Fluoride is usually absorbed through the gut and enters the circulation where some amount is accumulated in hard and soft tissues, remaining being excreted by the kidneys. Excess fluoride, however, accumulates in blood cells, soft tissues, and hard tissues leading to systemic disorders. Bones and teeth being maximally affected and visual change of skeletal fluorosis and dental fluorosis may be observed 3.
Soft tissues exhibit histopathological as well as functional alterations probably because of fluoride mediated free radical generation, buckling of antioxidant enzyme activities, and second messenger pathway interference, ultimately leading to cellular damage and death. It is well known that vital organs such as liver, kidneys, lungs, heart, including coronary arteries, are some important sites of high fluoride accumulation 4. However, the brain has now also been recognized as an organ for high fluoride build-up 5.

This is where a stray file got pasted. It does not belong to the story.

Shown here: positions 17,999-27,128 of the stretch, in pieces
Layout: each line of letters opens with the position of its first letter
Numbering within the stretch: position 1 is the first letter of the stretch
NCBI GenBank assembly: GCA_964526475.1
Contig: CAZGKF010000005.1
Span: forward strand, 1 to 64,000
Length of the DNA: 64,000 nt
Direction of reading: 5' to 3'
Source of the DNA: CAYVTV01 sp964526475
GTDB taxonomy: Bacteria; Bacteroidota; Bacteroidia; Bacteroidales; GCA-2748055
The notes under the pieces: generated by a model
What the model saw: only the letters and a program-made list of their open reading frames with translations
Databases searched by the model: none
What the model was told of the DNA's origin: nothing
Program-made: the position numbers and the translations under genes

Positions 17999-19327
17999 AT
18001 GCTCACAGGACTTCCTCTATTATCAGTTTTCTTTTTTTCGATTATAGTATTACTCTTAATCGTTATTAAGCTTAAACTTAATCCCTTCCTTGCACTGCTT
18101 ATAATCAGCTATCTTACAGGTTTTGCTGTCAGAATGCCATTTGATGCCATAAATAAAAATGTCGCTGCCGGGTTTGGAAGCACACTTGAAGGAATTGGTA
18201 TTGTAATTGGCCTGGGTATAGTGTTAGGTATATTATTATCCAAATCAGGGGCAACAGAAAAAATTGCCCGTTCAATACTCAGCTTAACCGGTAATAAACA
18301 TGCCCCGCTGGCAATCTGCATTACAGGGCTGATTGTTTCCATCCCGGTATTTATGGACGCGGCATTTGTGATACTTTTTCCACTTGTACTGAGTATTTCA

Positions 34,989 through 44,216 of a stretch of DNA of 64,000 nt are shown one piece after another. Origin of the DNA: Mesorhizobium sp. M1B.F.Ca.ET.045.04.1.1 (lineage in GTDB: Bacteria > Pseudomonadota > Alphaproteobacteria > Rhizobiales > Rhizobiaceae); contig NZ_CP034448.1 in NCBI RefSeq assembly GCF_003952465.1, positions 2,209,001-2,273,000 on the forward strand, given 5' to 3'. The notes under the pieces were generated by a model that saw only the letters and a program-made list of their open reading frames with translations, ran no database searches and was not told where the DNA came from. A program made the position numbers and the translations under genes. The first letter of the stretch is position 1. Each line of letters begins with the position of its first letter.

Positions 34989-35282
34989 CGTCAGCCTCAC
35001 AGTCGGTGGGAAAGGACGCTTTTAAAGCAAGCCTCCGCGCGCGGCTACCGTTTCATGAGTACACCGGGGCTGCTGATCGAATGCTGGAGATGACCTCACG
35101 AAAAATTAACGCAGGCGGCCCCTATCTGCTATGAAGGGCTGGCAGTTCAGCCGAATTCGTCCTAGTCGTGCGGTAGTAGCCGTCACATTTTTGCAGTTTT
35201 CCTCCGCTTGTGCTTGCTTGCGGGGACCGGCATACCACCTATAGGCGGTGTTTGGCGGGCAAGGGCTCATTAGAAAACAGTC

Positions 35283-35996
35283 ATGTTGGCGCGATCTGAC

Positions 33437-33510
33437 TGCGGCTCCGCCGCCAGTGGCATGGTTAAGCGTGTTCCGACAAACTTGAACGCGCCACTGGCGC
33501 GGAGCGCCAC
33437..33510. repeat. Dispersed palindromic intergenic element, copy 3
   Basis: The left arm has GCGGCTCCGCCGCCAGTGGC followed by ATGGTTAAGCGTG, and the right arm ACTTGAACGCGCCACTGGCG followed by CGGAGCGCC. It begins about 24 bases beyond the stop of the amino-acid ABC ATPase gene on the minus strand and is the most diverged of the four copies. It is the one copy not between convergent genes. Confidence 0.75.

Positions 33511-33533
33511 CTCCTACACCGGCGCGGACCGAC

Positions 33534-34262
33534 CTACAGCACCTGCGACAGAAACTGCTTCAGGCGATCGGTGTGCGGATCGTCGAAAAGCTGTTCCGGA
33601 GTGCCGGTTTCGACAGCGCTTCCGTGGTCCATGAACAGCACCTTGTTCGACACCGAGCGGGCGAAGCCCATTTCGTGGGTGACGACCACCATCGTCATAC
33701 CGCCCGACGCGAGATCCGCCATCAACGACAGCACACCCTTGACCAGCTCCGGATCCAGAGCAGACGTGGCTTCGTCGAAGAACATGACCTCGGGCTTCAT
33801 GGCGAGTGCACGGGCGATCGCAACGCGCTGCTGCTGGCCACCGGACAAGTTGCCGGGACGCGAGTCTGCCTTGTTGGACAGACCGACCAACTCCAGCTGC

Effects of Fluoride on Various Regions of Brain: Brain is badly damaged by fluoride. It is transported through the blood-brain barrier by certain active transport mechanisms. Although tissue fluid to plasma ratio of fluoride is considered 20% less than plasma, but brain fluoride accumulation has been found to be higher in case of higher fluoride exposure. Normal CSF/blood fluoride ratio has been found to be less than one 6.
Multiple studies have been carried out related to debilitating brain function upon fluoride exposure. Fluoride affects higher neural functions, especially intelligence. In experimental animals, it has been demonstrated that fluoride reduces the neuronal density that was reflected in altered motor activities in such animals 7.